Dutch chef starts salmon smokehouse

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Wim Wiegersma, a former chef and the owner of Wiegersma Zeevishandel in the eastern Dutch city of Zwolle, added a smokehouse to his business last year: Neeltjes Salmon smokehouse.

Wiegersma’s career started out in hospitality, working in restaurant kitchens since he was fifteen and learning all the skills he needed. Fish had been his favourite food item for as long as he remembers. “I’ve always loved to work with seafood. Fish is so much more versatile than meat in terms of preparation methods, serving- and processing options.”

From restaurant to seafood business
He bought his first restaurant on the island of Terschelling, in the north of the country, after having worked there briefly as chef. “I sold that restaurant after four years and went to Aruba for a new adventure.” There, he met his (future) wife, who worked in the same restaurant. Together they went back to the Netherlands, took over a delicatessen shop and started a catering business.

As chance had it, the building next door was empty. Wiegersma had the chance to buy it and start a restaurant there, together with his wife, sister and her husband. They did the renovation themselves, a lot of work, but a fun, adventurous time, says Wiegersma. “The restaurant was a huge success. Mediterranean, tasty, not too expensive, beautiful products, lots of seafood on the menu.”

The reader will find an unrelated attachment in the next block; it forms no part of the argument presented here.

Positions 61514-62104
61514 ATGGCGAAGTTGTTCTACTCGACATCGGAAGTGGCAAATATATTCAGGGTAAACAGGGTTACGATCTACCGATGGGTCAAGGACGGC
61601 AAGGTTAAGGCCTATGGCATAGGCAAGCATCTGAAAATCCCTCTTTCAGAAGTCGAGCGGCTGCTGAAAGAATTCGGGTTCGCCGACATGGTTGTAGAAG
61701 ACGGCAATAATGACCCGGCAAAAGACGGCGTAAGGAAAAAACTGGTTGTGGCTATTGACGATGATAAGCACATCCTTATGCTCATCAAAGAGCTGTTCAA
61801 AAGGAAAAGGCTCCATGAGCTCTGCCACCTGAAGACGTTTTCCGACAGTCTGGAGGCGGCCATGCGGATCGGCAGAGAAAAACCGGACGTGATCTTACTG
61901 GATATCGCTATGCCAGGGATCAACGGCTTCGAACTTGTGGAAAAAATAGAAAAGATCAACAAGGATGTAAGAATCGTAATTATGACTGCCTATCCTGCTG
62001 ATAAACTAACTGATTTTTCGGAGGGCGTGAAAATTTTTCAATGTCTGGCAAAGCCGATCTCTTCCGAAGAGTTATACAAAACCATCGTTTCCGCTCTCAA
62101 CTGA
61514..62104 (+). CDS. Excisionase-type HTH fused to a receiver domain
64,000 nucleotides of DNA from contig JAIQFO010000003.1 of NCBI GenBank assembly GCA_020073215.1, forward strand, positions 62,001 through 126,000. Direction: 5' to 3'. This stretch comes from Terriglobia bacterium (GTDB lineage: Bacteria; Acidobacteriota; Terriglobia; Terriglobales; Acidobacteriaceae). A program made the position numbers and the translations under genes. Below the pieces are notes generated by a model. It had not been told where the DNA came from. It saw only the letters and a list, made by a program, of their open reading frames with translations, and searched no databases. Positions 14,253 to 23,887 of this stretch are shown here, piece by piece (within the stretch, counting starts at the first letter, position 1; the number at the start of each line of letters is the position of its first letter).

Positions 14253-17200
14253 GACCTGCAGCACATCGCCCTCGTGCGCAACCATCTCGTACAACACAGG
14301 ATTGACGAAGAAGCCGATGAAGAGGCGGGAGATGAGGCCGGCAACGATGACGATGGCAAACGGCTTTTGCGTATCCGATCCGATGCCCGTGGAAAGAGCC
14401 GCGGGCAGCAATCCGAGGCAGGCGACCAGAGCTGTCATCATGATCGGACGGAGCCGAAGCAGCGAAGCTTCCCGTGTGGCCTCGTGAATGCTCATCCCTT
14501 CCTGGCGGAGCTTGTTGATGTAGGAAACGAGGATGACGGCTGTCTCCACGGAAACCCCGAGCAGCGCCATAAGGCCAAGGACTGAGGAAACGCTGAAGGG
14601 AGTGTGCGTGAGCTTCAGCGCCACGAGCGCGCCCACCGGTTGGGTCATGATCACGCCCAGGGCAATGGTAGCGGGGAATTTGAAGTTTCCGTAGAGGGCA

In 2002 they sold the catering shop and the restaurant. “We then had two children, at that time 6 and 4 years old. I was always working. I wanted to see my daughters grow up.”

A friend of his had a seafood business in IJmuiden. “That’s how the idea for a seafood business came about. I worked there for a while, and I liked it a lot. So I started my own seafood company a year later, also in IJmuiden, selling all possible kinds of fish and seafood, including salmon.”

Realising a dream
Two years ago Wim Wiegersma moved his seafood business from IJmuiden, where the business space became too small, to his hometown of Zwolle. That’s when he started experimenting with marinating salmon. “I love trying out new things and innovating in my company . So I started experimenting with different marinades on the salmon.”

Owning a smokehouse was a long-time wish of his. “That was a dream of mine! All the smoked salmon from large smokers tastes the same. I wanted to create something different. I started to try out all kinds of things with herbs, and had it smoked at smokehouse Snoek in Volendam, and presented it to my customers. They were enthusiastic, so I thought: I’m going to invest in this. I want to do everything myself, control the whole process, including the smoking.”

So now he smokes his salmon at his own company, following his own recipe. “And if a customer has his own recipe, we can also smoke it for him. We smoke both cold and hot, according to the demand. We can also smoke other fish species: we are now experimenting with gurnard, eel and mackerel.”